Ohayo Gozaimasu peeps!
Wow, 2 weeks has just flown by for me, and I’ve thoroughly enjoyed my time away. It isn’t something I think you want to hear, is it? LOL! But seriously, I have enjoyed my time away from the blog and social media, and it’s been refreshing to mind, body and soul.
I did share and update my going-ons on Instagram, and I thank you for joining me and for telling me you enjoyed the content. I did have some major adventures while on holiday, so it made for interesting stories to tell LOL!
For those of you who’ve preferred to stay off social media and have no idea where I was, I was away in Japan. It was a trip I decided to go on with a friend, rather spontaneously early this year, and one I learned quite a lot from.
While I kept my travel tales to Instagram and shared a lot of them during an Instalive chat on the weekend, I did receive many questions. It turns out that so many of you are planning to visit Japan at some point or another, who had a lot of questions, so, I thought I’d share here some practical tips on travelling in and around Japan – Tokyo and Kyoto – based on my personal experience.
Japan has changed a lot since my first visit, pre-tsunami in 2009. I even had to apply for a tourist visa back then!
If you have more tips to share, please do chip in, and if you have questions, ask. If I can’t help you, someone else will be able to! :) This isn’t a travel diary, so don’t worry. I’m not going to bore you with the details :P It’ll just be some basic, practical things you might want to think about before and during your trip.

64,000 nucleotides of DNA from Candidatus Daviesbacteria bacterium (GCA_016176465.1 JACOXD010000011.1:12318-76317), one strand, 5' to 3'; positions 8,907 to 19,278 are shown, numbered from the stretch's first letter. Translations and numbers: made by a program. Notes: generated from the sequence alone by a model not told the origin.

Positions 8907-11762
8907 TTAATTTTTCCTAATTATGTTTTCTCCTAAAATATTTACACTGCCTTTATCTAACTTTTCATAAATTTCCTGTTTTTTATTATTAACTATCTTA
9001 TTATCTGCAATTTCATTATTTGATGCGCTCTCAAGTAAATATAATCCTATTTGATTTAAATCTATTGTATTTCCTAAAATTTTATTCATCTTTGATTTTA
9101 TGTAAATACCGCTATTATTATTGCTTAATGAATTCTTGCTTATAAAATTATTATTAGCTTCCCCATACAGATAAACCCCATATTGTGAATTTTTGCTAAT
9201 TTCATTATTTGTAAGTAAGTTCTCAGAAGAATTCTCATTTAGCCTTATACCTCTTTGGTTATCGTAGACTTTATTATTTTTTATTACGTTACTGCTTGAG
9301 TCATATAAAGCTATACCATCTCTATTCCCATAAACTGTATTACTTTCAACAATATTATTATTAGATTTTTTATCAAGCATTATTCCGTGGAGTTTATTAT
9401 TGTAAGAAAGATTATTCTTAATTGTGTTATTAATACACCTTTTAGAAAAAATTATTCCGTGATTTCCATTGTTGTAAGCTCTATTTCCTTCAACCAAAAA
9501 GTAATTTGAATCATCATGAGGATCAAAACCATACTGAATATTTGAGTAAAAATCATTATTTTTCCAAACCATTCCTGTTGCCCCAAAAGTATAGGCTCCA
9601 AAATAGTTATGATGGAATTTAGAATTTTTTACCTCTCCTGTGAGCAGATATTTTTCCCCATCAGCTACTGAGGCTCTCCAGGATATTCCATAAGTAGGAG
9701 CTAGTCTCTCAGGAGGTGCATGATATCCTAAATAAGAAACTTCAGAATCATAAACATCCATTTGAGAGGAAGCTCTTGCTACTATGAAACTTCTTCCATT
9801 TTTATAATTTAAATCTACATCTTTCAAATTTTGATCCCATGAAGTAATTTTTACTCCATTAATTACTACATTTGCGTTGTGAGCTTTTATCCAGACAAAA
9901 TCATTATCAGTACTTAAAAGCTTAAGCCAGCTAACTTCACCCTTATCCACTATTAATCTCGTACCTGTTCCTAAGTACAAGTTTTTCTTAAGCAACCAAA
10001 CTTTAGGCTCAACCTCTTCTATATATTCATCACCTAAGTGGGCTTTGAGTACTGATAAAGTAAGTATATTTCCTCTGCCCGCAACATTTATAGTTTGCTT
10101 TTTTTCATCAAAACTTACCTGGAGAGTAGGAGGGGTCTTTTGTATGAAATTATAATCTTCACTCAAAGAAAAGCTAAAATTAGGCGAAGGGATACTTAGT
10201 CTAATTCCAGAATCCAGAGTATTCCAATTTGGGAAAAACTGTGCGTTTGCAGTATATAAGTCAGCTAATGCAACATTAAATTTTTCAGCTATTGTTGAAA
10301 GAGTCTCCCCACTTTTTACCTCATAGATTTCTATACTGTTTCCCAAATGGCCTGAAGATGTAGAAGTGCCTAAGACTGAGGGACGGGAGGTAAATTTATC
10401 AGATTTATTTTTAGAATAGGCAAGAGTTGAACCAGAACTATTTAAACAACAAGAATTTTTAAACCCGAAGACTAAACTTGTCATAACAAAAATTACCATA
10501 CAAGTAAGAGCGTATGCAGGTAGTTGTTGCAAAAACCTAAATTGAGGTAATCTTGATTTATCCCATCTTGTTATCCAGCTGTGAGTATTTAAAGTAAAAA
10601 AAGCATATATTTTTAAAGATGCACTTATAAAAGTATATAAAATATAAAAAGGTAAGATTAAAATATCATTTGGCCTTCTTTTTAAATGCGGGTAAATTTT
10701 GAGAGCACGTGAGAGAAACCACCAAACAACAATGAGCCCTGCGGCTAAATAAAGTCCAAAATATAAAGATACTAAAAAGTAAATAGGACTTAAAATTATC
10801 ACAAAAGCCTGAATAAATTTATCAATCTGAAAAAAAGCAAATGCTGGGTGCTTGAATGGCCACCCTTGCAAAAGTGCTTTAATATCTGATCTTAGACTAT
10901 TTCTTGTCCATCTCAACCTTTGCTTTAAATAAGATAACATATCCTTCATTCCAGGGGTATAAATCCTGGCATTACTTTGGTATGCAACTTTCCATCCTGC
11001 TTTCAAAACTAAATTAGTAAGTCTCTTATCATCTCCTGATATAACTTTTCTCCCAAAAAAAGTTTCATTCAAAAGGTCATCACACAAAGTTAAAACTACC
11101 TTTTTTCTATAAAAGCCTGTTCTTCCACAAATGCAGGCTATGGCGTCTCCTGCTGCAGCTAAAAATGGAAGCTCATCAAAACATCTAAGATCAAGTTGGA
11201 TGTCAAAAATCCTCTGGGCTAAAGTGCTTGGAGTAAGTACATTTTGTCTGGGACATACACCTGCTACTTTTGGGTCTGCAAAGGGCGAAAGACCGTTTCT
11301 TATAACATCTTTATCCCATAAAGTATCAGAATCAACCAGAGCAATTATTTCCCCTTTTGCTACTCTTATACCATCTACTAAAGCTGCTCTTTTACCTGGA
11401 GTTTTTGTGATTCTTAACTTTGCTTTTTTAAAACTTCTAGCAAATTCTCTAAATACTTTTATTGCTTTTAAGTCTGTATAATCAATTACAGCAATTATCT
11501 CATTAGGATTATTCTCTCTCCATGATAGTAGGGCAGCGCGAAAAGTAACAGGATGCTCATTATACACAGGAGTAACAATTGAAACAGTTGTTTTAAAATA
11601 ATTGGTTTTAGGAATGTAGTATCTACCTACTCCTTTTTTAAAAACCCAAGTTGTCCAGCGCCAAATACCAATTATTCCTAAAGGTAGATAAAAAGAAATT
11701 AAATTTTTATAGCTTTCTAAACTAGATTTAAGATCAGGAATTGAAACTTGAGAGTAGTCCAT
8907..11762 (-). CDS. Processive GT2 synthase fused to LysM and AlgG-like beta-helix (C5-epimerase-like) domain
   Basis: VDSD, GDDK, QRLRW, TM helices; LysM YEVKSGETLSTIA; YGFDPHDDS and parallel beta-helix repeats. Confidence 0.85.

Before you travel to Japan
Here are a few things I recommend you do before you travel to Japan. Do note that I am travelling from Malaysia.
- Rent a mobile (portable) WiFi – We contemplated getting a local SIM card or a mobile WiFi from Japan, but opted instead to rent one locally (Malaysia). It wasn’t terribly expensive as it was just about RM15/day and could support up to 5 devices. We were spending a lot of time together so it was practical. If travelling in a group, I recommend getting one unit to be shared by 2 people, just to be practical as you will likely split up. You can otherwise get local SIM cards and rent local mobile WiFi at the airport when you arrive in Japan, but having a device on you immediately means you can be connected immediately. Airport WiFi is patchy. Free WiFi is now more commonly available in Japan in stores, cafes and restaurants, but I found that many of them didn’t work as well as they should. The AirBnB apartment we stayed at offered a mobile WiFi for our use but it didn’t work very well. The one we brought along served us much better and spared us a lot of grief.
- Download these phone apps – I’m on iOS and the App Store didn’t work while I was overseas. So, download these apps before you go. I used these apps the most.
- Google Maps – very important because it’ll help you gauge travel distances and times and directions and give you public transport times and information
- Japan Travel by Navitime Japan Co. Ltd (link)- if you are using a JR Pass, this app helps you make the most of your JR pass for train travel by optimizing JR Pass routes
- XE Currency (link) – For an indication of exchange rates. Or any other currency exchange apps